More Accountability for Business Associates (BAs)

All Business Associates, with the exception of those that have zero contact with PHI, should closely adhere to the following rules when working with a covered entity:

  • Immediate notification of a breach once it is discovered.
  • State in all Business Associate Agreements (BAAs) who is responsible for alerting breach-impacted individuals by mail.
  • Record all evidence of yearly security audits and employee training.
  • Implement encryption of PHI on all mobile technology.

Strict Civil & Criminal Sanctions for HB 300 Violations

Sanctions and penalties can be imposed for any violation of the requirements of Texas HB 300. The penalties are divided into tiers based on the extent to which the covered entity was aware the requirements of the legislation were being violated.

The penalty tier is as follows:

  • Violations committed negligently = $5,000 per violation
  • Violations committed knowingly or intentionally = $25,000 per violation
  • Violations committed intentionally and when PHI is misused for financial gain = $250,000 per violation
  • When a violation is part of a pattern of noncompliance – Maximum penalty of $1.5 million.

When determining an appropriate penalty within the above tiers, consideration will be given to the compliance record of the covered entity, the impact of the breach on Texas residents, measures that were taken to address the violation and prevent it from happening again, and the number of individuals affected.

What is Defined as Personally Identifiable Health Information under Texas HB 300?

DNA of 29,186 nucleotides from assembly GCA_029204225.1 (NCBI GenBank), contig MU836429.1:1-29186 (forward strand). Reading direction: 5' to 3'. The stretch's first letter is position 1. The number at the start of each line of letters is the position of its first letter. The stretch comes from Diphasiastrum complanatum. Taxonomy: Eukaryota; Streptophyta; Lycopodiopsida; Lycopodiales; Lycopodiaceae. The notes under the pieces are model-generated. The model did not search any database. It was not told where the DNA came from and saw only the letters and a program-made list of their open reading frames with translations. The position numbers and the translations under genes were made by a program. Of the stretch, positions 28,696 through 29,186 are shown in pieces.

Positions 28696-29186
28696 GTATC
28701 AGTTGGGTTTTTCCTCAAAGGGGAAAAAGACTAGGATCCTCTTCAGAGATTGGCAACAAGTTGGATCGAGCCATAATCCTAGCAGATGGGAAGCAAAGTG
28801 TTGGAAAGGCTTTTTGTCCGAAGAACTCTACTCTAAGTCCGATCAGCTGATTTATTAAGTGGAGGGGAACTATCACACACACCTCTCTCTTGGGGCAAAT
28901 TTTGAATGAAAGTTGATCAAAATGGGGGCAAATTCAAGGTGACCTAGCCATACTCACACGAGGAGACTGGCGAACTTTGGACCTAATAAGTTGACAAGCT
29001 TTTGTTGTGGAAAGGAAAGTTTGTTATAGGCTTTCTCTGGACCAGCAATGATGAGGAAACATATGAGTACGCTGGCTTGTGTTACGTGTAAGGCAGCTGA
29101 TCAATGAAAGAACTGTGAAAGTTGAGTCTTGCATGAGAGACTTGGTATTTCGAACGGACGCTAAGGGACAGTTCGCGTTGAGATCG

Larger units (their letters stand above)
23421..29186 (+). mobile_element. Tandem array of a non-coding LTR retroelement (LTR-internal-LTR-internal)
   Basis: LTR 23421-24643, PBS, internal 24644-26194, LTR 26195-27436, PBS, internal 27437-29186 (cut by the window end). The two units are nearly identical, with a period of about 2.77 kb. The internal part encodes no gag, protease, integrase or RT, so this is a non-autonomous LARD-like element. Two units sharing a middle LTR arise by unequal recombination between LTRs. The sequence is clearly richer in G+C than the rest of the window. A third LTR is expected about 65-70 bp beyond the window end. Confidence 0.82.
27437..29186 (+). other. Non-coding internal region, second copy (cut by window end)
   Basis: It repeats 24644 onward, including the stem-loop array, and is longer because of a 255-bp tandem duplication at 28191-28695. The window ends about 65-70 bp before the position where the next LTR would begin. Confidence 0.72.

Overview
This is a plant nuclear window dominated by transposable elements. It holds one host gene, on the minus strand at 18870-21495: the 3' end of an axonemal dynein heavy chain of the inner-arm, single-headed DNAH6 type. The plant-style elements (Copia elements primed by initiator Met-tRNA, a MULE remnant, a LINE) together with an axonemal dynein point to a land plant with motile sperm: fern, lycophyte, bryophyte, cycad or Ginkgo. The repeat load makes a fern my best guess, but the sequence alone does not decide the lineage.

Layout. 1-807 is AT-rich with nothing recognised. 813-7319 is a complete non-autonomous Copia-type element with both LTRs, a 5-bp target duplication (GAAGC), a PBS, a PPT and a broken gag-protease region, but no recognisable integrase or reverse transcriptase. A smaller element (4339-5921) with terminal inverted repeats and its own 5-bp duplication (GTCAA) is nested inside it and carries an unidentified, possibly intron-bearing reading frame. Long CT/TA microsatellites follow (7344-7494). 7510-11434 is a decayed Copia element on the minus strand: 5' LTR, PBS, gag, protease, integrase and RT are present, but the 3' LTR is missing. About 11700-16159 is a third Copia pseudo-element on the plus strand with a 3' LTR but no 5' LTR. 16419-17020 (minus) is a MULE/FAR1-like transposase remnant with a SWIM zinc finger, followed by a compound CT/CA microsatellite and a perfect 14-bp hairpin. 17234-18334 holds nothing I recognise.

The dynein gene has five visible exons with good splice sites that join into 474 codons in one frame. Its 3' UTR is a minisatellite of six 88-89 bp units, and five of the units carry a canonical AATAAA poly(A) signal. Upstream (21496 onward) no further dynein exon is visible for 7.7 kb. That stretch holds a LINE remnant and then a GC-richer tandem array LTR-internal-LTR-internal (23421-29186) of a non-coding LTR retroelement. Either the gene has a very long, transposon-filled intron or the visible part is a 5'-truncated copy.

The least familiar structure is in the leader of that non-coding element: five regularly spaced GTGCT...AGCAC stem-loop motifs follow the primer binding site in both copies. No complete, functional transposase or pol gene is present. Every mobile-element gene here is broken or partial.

Under Texas HB 300, personally identifiable health information is considered to be information that relates to an individual which is not already in the public domain if that information could be used to ascertain an individual’s identity, either directly or in combination with different information. The identifiers are the same as those in HIPAA and include names, telephone numbers, email addresses, dates, IP addresses, Social Security numbers, and health insurance numbers.

Exemptions to Texas HB 300

The entities which do not need to follow Texas HB 300 are:

  • Workers’ compensation insurance and any entity or person who is involved with the provision, support, management, or coordination of benefits as listed in a self-insured employees’ compensation plan.
  • Non-profit groups investing in healthcare services or prescription medications for indigent people when the main objective of the group is not administering healthcare or funding healthcare.
  • Any transaction stipulated the 1974 Family Educational Rights and Privacy Act.
  • Groups and individuals that provide or are involved with benefits involved with payment for those impacted by crime.
  • Employee benefit plans and entities or individuals whose work is involved in those plans.

HB 300 Training Courses from ComplianceJunction

Many covered entities decide to choose a third-party course for their employees rather than developing their own training courses. ComplianceJunction provides a Texas HB 300 training course with scope for customization to suit your exact needs.

If you are designing your own training course or choosing a third-party solution, it is important to ensure that training provided to the workforce is tailored to the role and responsibilities of each employee.

It is crucial that all courses include at least the following subject areas:

  • Introduction to Texas HB 300.
  • Covered entities and individuals required to comply with HB 300.
  • Why the law was introduced and why compliance is mandatory.
  • Types of information covered.
  • Authorizations for sharing of electronic PHI.
  • Medical record and PHI access.
  • Patient rights in relation to their electronic medical records.
  • Notifications about electronic disclosures of PHI.
  • Securing PHI.
  • Notification requirements for HB 300 violations.
  • HB 300 penalties and sanctions.

It is important all entities required to comply with Texas HB 300 adhere to all of the aforementioned rules and conduct the proper training for their workforce on an ongoing basis.

ComplianceJunction training is modular, you can select the most appropriate content for your organization’s training needs, including HB 300 compliance and security awareness training.

You can view our HB 300 training module by clicking here or complete the form below to find out more about our HIPAA training courses.